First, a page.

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Minimize RSR Award Detail

Research Spending & Results

Award Detail

Awardee:BOARD OF REGENTS OF THE UNIVERSITY OF NEBRASKA
Doing Business As Name:University of Nebraska
PD/PI:
  • Matthew T Andrews
  • (402) 472-8946
  • matt.andrews@nebraska.edu
Co-PD(s)/co-PI(s):
  • Christian Binek
Award Date:03/31/2021
Estimated Total Award Amount: $ 20,000,000
Funds Obligated to Date: $ 4,564,068
  • FY 2021=$4,564,068
Start Date:06/01/2021
End Date:05/31/2026
Transaction Type: Cooperative Agreements
Agency:NSF
Awarding Agency Code:4900
Funding Agency Code:4900
CFDA Number:47.083
Primary Program Source:040100 NSF RESEARCH & RELATED ACTIVIT
Award Title or Description:RII Track-1: Emergent Quantum Materials and Technologies (EQUATE)
Federal Award ID Number:2044049
DUNS ID:068662618
Parent DUNS ID:068662618
Program:EPSCoR Research Infrastructure
Program Officer:
  • Jose Colom
  • (703) 292-7088
  • jcolom@nsf.gov

Awardee Location

Street:3835 Holdrege Street
City:Lincoln
State:NE
ZIP:68503-1435
County:Lincoln
Country:US
Awardee Cong. District:01

Primary Place of Performance

Organization Name:University of Nebraska
Street:3835 Holdrege St.
City:Lincoln
State:NE
ZIP:68503-1435
County:Lincoln
Country:US
Cong. District:01

Abstract at Time of Award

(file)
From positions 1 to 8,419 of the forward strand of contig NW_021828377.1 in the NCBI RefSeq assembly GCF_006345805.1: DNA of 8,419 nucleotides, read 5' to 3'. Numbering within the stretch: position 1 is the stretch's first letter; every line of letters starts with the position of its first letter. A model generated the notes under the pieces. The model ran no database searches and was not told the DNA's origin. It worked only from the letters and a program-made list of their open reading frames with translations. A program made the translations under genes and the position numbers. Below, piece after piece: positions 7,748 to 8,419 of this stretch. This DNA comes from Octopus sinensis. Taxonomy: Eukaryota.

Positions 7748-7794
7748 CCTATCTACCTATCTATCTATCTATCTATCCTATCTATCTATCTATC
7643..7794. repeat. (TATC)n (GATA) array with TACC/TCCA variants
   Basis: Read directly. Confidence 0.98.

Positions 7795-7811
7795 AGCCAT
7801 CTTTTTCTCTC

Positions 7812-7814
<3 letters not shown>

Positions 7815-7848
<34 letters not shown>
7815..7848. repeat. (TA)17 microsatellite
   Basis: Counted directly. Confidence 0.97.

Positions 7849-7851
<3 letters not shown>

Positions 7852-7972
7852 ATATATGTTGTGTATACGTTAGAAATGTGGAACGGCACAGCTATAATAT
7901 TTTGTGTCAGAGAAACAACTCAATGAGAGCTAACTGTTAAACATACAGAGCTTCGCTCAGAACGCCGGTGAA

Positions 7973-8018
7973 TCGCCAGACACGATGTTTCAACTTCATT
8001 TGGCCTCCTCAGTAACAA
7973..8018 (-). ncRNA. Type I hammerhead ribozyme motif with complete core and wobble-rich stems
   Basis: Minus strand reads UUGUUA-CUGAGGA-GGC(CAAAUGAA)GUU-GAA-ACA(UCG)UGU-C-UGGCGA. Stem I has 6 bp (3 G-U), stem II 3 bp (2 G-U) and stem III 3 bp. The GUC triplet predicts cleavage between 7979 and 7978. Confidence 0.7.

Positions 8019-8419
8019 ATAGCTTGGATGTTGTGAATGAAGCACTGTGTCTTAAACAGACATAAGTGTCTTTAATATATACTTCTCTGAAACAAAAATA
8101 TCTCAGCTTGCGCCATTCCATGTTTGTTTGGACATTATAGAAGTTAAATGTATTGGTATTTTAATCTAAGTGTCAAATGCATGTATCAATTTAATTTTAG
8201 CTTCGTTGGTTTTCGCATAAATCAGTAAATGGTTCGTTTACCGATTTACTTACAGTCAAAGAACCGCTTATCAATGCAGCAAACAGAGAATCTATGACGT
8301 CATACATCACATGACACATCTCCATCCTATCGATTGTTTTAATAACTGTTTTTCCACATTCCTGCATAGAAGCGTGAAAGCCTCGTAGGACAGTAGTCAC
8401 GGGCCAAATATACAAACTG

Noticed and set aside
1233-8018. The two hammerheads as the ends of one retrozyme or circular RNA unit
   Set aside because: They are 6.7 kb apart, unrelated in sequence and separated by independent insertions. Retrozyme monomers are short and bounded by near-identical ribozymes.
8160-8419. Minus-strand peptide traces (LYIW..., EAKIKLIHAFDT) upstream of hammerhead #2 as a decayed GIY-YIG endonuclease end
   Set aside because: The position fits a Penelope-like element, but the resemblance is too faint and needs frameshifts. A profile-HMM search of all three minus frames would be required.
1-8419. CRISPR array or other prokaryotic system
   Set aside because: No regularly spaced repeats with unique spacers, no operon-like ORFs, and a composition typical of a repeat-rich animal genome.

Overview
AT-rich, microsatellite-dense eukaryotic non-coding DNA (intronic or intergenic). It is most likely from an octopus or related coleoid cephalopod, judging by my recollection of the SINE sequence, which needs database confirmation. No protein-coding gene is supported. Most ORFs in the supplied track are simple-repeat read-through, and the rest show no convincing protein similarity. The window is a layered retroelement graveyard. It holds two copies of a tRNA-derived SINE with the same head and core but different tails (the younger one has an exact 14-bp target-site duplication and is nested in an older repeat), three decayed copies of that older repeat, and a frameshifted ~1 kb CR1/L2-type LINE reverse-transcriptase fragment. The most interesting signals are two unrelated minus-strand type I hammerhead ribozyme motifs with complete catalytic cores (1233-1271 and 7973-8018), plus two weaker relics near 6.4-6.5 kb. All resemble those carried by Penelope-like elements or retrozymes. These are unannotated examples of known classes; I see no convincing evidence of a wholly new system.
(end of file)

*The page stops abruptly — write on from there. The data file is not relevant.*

In the “second quantum revolution,” quantum mechanics is applied to information theory and information technology. The State of Nebraska is participating in the second quantum revolution by launching an interdisciplinary, interdepartmental, and multi-campus research and education cluster on Emergent Quantum Materials and Technologies (EQUATE) to increase jurisdictional competitiveness in the area of quantum science and technologies. The project focuses on research and workforce development to advance knowledge on topics related to quantum materials, technologies, and computation. Quantum materials are a new class of materials that exhibit quantum phenomena at macroscopic length scales and are expected to advance the technological landscape through the advent of quantum technologies. These new technologies will revolutionize fields such as information technology, medical technology, and cryptography, with impact on security areas such as defense and banking. EQUATE converges for the first-time the complementary quantum science and technology expertise of the University of Nebraska at Lincoln, the University of Nebraska at Omaha, the University of Nebraska at Kearney, and Creighton University, in partnership with Nebraska’s community and tribal colleges, to open up unique opportunities for Nebraska. EQUATE consolidates the quantum science and technology expertise of 20 faculty researchers across the four Nebraska research institutions, establishing collaboration and feedback between theory and experiment to guide discoveries and expedite the findings of new emergent quantum materials and phenomena. Nebraska’s history of cutting-edge nanomaterials research has positioned the EQUATE project not only to be at the forefront of quantum materials research and education, but also to actively shape directions to help secure the future economic well-being of the State of Nebraska and the nation. EQUATE’s main research goal is to bring Nebraska to the forefront of scientific discoveries and innovation in the design, synthesis, growth, and use of materials and hybrid systems with large-scale quantum properties for applications in sensing, metrology, communication, and information processing. EQUATE is divided into three focused research groups (FRGs). FRG 1 will explore the emergent phenomena driven by the complex interplay between correlation, topology, and spin-orbit coupling in a variety of quantum and topological materials. FRG 2 will address current limitations impeding quantum technology by exploring solid-state spin qubits for quantum sensing and metrology, and photons for ultrafast, compact, and low-power quantum communication nanophotonic devices. FRG 3 will utilize Bose Einstein condensates for the implementation of quantum emulation and quantum computation, which have applications in fundamental problems of strongly-correlated, many-body physics and can potentially allow quantum computation above the ultra-low temperature regime that limits current platforms. The three FRGs complement each other by combining fundamental science, applications, and computational activities. These are necessary to advance quantum science knowledge and technologies in the jurisdiction. The project also introduces quantum science topics and concepts to various levels of participants, from K-12 students and their teachers to university faculty, to train the next generation of quantum scientists and engineers across participating institutions and throughout Nebraska. This award reflects NSF's statutory mission and has been deemed worthy of support through evaluation using the Foundation's intellectual merit and broader impacts review criteria.

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